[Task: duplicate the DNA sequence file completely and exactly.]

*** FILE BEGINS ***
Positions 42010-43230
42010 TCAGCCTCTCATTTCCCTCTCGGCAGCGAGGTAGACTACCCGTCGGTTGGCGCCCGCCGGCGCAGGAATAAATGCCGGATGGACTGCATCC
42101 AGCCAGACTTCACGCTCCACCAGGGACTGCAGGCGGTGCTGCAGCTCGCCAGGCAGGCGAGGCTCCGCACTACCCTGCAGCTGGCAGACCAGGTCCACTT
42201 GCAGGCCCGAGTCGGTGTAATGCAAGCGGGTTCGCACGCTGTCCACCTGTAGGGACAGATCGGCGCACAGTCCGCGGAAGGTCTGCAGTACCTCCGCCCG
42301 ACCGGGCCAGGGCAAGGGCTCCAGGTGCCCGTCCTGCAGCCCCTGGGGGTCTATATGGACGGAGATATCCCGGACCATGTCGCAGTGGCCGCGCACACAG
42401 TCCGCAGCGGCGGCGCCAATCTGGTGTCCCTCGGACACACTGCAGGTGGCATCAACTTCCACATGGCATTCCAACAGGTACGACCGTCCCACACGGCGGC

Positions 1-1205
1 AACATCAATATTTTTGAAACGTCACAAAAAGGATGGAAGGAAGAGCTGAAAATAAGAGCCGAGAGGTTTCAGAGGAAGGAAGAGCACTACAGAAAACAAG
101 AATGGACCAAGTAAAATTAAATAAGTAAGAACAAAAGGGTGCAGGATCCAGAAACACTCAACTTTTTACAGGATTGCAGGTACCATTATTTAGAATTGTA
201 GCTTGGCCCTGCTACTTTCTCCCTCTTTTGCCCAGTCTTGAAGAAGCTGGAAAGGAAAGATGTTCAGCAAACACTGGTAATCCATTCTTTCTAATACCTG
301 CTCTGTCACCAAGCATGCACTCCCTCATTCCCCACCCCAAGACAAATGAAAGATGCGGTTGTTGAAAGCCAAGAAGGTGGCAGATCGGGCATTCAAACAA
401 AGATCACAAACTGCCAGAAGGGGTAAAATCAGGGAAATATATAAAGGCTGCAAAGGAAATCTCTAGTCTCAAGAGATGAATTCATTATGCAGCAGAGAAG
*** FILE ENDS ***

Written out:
Positions 42010-43230
42010 TCAGCCTCTCATTTCCCTCTCGGCAGCGAGGTAGACTACCCGTCGGTTGGCGCCCGCCGGCGCAGGAATAAATGCCGGATGGACTGCATCC
42101 AGCCAGACTTCACGCTCCACCAGGGACTGCAGGCGGTGCTGCAGCTCGCCAGGCAGGCGAGGCTCCGCACTACCCTGCAGCTGGCAGACCAGGTCCACTT
42201 GCAGGCCCGAGTCGGTGTAATGCAAGCGGGTTCGCACGCTGTCCACCTGTAGGGACAGATCGGCGCACAGTCCGCGGAAGGTCTGCAGTACCTCCGCCCG
42301 ACCGGGCCAGGGCAAGGGCTCCAGGTGCCCGTCCTGCAGCCCCTGGGGGTCTATATGGACGGAGATATCCCGGACCATGTCGCAGTGGCCGCGCACACAG
42401 TCCGCAGCGGCGGCGCCAATCTGGTGTCCCTCGGACACACTGCAGGTGGCATCAACTTCCACATGGCATTCCAACAGGTACGACCGTCCCACACGGCGGC

Positions 1-1205
1 AACATCAATATTTTTGAAACGTCACAAAAAGGATGGAAGGAAGAGCTGAAAATAAGAGCCGAGAGGTTTCAGAGGAAGGAAGAGCACTACAGAAAACAAG
101 AATGGACCAAGTAAAATTAAATAAGTAAGAACAAAAGGGTGCAGGATCCAGAAACACTCAACTTTTTACAGGATTGCAGGTACCATTATTTAGAATTGTA
201 GCTTGGCCCTGCTACTTTCTCCCTCTTTTGCCCAGTCTTGAAGAAGCTGGAAAGGAAAGATGTTCAGCAAACACTGGTAATCCATTCTTTCTAATACCTG
301 CTCTGTCACCAAGCATGCACTCCCTCATTCCCCACCCCAAGACAAATGAAAGATGCGGTTGTTGAAAGCCAAGAAGGTGGCAGATCGGGCATTCAAACAA
401 AGATCACAAACTGCCAGAAGGGGTAAAATCAGGGAAATATATAAAGGCTGCAAAGGAAATCTCTAGTCTCAAGAGATGAATTCATTATGCAGCAGAGAAG